Alex Enumah in Abuja
Former First Lady, Patience Jonathan, has again dragged the Economic and Financial Crimes Commission (EFCC) before the Abuja division of the Federal High Court over alleged violation of her fundamental human rights.
In the suit which was brought pursuant to Order 2 Rule 1 of the Fundamental Rights Enforcement Procedure Rules 2009 and Sections 34(1), 36(1), 37, 42 and 44 of 1999 Constitution as amended, the former first lady is seeking the sum of N2billion as damages against the EFCC jointly and severally for the violation of her fundamental rights.
The suit filed yesterday on her behalf by I. A. Adedipe, the former first lady, among other things, wants the court to declare that her incessant harassment by the EFCC through negative media publications, denigrating and degrading her person as corrupt, without any invitation by EFCC, trial or conviction by a court is a violation of her rights under Section 37 of the 1999 Constitution.
Mrs. Jonathan further wants a declaration that the indiscriminate freezing of her bank accounts and those of her relatives by the EFCC under the guise of investigation of proceeds of crime, without any invitation or interrogation by the respondent is a violation of her rights to own property and to fair hearing guaranteed under Sections 44 and 36(1) of the 1999 Constitution.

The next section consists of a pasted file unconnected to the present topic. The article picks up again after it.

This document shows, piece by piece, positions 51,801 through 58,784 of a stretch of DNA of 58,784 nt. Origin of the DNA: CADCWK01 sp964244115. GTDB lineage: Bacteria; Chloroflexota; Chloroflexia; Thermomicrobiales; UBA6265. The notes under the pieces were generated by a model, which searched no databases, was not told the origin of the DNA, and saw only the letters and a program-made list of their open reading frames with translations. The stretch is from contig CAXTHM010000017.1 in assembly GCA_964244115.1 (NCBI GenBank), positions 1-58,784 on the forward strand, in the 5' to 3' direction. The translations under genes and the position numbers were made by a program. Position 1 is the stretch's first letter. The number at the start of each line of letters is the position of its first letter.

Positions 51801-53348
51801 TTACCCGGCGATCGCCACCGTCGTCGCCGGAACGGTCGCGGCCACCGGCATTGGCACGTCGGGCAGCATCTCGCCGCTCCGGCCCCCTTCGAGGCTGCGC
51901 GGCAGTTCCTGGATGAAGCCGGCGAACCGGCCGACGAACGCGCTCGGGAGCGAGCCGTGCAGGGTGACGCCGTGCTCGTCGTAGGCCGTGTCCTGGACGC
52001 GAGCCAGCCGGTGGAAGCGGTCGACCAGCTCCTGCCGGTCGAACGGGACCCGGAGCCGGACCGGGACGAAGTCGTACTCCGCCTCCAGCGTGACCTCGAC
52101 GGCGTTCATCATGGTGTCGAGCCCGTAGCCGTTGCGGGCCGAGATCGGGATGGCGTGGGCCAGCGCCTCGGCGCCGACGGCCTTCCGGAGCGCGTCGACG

Other relief being sought by the former first lady in the suit include: â€œA declaration that the invasion, breaking into and ransacking of the applicantâ€™s family property by the agents of the respondent in the absence of the applicant or any member of her family, while purporting to be executing a search warrant is a violation of the applicantâ€™s fundamental human rights to private and family life guaranteed under the provisions of Section 37 of the Constitution of the Federal Republic of Nigeria 1999 (as amended).
â€œA declaration that the incessant harassment of the applicant by the respondent on the ground of her political views expressed by reason of her being a member of the opposition party in Nigeria, is a violation of the applicantâ€™s fundamental human right to freedom from discrimination, guaranteed under Section 42 of the Constitution of the Federal Republic of Nigeria 1999 (as amended).
â€œAn order of court restraining the respondent, whether by itself, its agents, privies or any person acting on its behalf from further violating the applicantâ€™s fundamental rights adumbrated above.